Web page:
These experiments with BFA make two points. First, a quantitative analysis of Golgi marker behavior in response to BFA, which had not been previously performed, revealed greater complexity than previously appreciated. Not only is recovery in BFA remnants incomplete, but also, not all golgins/GRASPs respond in a similar manner. As a further example, golgin 84, a protein which we could not quantitatively assess because of lack of antibodies, redistributes to the ER and not to BFA remnants (Diao et al., 2003). These complexities cast doubt regarding the stability of a Golgi matrix comprised of golgins and GRASPs. Second, the assay we used to test for selective retention of matrix markers in mitotic Golgi clusters is clearly capable of detecting sorting of proteins between larger `intact' golgin/GRASP structures and dispersed structures. Therefore, the low and uniform recovery of all Golgi proteins, including matrix markers, in mitotic Golgi clusters is strong evidence for a self-assembly rather than a stable template-mediated mode of post-mitotic Golgi reassembly.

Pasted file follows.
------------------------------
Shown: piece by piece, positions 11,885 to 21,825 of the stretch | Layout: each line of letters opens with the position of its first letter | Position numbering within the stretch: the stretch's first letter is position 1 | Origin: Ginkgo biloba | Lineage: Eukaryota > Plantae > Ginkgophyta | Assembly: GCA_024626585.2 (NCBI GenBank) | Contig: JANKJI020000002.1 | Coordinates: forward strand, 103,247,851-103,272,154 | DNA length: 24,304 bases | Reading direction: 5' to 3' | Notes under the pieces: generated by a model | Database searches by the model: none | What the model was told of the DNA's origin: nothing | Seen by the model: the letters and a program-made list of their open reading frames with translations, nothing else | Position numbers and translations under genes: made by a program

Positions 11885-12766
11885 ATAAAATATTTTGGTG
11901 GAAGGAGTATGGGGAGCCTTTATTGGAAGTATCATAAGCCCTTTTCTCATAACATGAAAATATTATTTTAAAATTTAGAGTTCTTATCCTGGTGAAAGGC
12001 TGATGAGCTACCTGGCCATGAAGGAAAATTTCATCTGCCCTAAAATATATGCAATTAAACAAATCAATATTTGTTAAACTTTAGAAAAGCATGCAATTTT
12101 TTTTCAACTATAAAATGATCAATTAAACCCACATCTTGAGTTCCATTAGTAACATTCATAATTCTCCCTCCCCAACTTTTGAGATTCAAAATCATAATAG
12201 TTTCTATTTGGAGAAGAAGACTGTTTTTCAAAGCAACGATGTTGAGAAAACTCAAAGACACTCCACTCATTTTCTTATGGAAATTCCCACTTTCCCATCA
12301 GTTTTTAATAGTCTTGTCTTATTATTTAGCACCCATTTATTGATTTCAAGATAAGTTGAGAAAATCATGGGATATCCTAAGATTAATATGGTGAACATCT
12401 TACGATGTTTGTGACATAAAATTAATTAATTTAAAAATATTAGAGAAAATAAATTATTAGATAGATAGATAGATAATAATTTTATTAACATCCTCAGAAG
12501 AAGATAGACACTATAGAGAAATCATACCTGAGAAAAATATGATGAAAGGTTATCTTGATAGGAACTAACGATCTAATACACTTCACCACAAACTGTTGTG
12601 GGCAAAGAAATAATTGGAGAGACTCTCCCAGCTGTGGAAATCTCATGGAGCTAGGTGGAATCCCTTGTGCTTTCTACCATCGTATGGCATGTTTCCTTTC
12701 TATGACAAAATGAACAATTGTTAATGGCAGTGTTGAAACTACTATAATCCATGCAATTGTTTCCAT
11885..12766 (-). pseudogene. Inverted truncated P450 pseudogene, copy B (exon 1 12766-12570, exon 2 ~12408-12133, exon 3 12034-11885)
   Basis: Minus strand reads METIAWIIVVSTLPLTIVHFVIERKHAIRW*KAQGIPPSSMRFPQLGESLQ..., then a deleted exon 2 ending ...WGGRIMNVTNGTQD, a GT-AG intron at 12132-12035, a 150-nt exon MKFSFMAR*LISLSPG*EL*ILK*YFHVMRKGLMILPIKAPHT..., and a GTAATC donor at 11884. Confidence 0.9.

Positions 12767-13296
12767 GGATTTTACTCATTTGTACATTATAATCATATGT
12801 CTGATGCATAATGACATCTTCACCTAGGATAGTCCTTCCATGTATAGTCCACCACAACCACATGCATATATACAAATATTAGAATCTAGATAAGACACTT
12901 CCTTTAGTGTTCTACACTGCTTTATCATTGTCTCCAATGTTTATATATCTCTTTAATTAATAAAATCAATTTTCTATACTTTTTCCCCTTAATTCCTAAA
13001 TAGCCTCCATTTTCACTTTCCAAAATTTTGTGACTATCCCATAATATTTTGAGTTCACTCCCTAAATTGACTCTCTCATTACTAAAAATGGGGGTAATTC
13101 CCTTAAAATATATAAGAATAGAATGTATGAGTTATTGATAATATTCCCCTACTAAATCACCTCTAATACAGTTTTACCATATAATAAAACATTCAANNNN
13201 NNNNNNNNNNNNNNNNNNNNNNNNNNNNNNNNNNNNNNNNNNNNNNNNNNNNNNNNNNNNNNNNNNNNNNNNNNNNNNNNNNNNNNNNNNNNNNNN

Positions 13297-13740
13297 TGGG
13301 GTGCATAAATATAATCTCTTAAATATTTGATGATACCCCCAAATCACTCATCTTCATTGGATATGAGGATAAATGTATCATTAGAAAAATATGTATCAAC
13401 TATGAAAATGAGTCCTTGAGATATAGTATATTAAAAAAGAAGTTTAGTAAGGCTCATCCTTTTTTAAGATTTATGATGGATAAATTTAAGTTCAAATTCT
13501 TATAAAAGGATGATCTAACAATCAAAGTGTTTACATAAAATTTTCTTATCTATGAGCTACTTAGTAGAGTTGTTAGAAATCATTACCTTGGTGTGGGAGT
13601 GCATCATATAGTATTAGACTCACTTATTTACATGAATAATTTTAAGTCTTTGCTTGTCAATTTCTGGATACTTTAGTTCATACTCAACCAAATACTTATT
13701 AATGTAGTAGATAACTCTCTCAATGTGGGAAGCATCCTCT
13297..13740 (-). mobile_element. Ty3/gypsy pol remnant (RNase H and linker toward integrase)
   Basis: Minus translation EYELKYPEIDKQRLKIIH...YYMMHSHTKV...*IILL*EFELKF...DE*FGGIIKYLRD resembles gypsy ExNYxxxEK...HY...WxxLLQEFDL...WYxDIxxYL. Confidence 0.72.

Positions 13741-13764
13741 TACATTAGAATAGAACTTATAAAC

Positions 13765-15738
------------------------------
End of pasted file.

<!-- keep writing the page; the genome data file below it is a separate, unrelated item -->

Our test of the matrix protein model for Golgi biogenesis focused on a key prediction. Sorting during disassembly may allow dispersal and/or ER redistribution of other Golgi markers, but matrix proteins should be left in a primarily assembled state in remnant Golgi structures (Seemann et al., 2000). The presence of a stable template contrasts with de novo Golgi biogenesis in which structural elements can undergo complete disassembly followed by reassembly. It also fits with previous non-quantitative observations showing accumulation of golgins and GRASPs in BFA remnants (Seemann et al., 2000), and their presence in mitotic Golgi clusters (Shima et al., 1997). However, our quantitative assessment indicated that mitotic Golgi disassembly was accompanied by substantial dispersal of golgins and GRASPs rather than concentration in mitotic Golgi clusters. In NRK and HeLa, mitotic Golgi clusters accounted for at most 10% and 2% of any marker tested, respectively. There was also no indication that golgins and GRASPs are sorted differently from other categories of Golgi proteins. Even BFA remnants, which did show accumulation of golgin and GRASPs relative to other proteins, at most accounted for 50% of these markers. This finding is more consistent with BFA-induced redistribution involving cycling of golgins and GRASPs through the ER followed by their subsequent accumulation in post-ER structures such as the ERGIC (Miles et al., 2001; Ward et al., 2001).